An annual report from the Organization of the Petroleum Exporting Countries (Opec) has predicted global oil production will rise to record highs over the next five years, predominantly due to increased demand from airlines and road vehicles.
According to Opec estimates, oil demand will hit almost 112 million barrels per day by 2040 compared with the current figure of 100 million barrels per day. Transport and petrochemicals were highlighted as main drivers of this climbing number.
The report identified the US as a major contributor to this rise due to the expansion of fracking in the country, saying: “US tight oil is projected to grow very strongly in the period 2018–20, albeit slowing a bit thereafter, and to peak … in the latter half of the 2020s.”
China and India are also forerunners in terms of oil demand.
While air travel was identified as the fastest growing sector for oil consumption, rising by an average of 2.2% per year, the largest total growth in oil consumption comes from road transport.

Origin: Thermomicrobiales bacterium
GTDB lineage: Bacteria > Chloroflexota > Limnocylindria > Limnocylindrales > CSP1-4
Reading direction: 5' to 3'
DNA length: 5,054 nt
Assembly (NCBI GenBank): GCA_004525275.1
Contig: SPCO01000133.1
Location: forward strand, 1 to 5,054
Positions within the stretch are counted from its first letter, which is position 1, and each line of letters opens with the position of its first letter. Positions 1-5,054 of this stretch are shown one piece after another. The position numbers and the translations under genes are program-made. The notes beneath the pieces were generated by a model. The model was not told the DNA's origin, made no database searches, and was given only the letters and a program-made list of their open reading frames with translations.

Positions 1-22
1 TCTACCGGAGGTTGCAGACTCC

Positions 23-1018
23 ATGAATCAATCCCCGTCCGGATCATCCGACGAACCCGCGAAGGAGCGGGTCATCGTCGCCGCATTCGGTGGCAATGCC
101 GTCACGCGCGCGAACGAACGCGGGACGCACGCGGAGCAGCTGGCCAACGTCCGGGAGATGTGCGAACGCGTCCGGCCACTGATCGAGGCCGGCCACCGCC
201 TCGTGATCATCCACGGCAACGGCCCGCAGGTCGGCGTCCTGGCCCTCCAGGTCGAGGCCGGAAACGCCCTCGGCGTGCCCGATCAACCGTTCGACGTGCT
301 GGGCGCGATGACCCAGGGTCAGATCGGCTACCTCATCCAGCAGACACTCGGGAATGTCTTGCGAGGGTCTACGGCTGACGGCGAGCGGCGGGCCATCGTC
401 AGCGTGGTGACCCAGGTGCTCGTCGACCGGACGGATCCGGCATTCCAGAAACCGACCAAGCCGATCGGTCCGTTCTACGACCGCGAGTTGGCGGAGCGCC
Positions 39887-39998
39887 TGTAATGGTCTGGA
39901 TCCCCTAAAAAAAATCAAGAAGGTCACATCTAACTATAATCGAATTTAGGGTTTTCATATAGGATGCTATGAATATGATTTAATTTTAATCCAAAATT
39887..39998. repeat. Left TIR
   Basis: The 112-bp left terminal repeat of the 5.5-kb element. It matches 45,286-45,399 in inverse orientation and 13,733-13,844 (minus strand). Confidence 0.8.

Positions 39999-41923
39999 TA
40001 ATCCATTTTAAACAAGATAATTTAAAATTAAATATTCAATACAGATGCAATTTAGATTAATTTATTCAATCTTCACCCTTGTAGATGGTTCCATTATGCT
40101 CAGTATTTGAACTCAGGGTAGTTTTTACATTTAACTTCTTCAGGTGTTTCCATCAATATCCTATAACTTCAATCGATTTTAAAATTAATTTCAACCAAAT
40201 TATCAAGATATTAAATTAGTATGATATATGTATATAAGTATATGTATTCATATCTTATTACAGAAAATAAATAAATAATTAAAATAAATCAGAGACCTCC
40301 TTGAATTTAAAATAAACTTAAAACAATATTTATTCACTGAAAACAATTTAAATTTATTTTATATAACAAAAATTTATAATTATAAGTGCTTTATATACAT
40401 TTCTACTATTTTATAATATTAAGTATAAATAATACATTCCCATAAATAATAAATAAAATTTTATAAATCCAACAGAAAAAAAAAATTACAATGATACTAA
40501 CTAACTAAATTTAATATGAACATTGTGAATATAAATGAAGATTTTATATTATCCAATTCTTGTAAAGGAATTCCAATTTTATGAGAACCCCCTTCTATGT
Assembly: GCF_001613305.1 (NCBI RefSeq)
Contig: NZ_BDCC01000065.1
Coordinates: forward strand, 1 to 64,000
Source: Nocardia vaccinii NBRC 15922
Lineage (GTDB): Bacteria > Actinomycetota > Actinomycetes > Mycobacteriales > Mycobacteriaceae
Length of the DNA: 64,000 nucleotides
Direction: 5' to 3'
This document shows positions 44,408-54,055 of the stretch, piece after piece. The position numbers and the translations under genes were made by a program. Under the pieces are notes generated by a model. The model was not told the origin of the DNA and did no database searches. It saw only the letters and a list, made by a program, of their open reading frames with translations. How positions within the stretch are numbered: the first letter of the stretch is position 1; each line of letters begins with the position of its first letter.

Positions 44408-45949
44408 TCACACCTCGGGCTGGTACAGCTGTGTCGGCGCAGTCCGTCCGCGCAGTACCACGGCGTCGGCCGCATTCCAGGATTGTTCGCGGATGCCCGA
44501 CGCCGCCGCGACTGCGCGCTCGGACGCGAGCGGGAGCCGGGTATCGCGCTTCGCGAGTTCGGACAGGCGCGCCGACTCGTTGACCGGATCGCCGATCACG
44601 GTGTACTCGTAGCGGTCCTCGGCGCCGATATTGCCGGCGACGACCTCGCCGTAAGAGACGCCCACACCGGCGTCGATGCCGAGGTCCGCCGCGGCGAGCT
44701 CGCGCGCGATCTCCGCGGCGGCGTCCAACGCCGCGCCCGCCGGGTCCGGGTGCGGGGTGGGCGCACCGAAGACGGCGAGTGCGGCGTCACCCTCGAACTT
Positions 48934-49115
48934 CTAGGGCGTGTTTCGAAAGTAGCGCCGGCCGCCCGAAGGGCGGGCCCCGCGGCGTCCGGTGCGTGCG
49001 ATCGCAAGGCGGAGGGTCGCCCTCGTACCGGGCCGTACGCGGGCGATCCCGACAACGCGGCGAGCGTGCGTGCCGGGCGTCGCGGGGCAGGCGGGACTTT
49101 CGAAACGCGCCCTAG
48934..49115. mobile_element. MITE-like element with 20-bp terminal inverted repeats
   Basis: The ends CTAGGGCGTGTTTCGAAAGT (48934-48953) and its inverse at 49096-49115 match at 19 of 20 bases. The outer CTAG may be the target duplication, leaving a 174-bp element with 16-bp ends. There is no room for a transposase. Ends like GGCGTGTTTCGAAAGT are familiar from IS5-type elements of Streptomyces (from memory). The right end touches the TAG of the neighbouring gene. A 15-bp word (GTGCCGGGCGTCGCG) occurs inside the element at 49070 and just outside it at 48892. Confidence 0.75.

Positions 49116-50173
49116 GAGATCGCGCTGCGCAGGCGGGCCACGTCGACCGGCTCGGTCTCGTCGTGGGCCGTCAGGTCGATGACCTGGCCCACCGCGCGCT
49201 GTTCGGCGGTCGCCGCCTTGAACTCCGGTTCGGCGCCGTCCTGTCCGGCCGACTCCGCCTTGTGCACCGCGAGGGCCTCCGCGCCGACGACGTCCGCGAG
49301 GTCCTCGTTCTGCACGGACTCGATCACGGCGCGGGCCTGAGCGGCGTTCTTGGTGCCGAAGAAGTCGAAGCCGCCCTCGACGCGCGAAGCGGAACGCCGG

Such an increase will not be tempered by simultaneous adoption of low-carbon technologies such as electric vehicles (EVs).
There are 1.1 billion vehicles on the world’s roads, a number expected to jump to 2.4 billion by 2040. Opec predicts that only 320 million of these will be electric, though the organisation has said it could be as much as 720 million if EVs were to make rapid strides in the industry. Even in this scenario, oil demand would decrease only marginally, dropping to 109 million barrels per day.
Opec has also forecasted that meeting future oil demand would require $11trn of investment through 2040.
Coal use is predicted to remain at record highs despite widespread efforts to transition to low-carbon alternatives.
According to Opec, while coal use in member countries of the Organisation for Economic Co-operation and Development will drop to a third of current figures by 2040, it will rise by 20% in developing countries, reaching five times the amount burned in the west.
The report also said renewable energy production would meet only 20% of global energy demands by 2040, despite efforts to boost its use.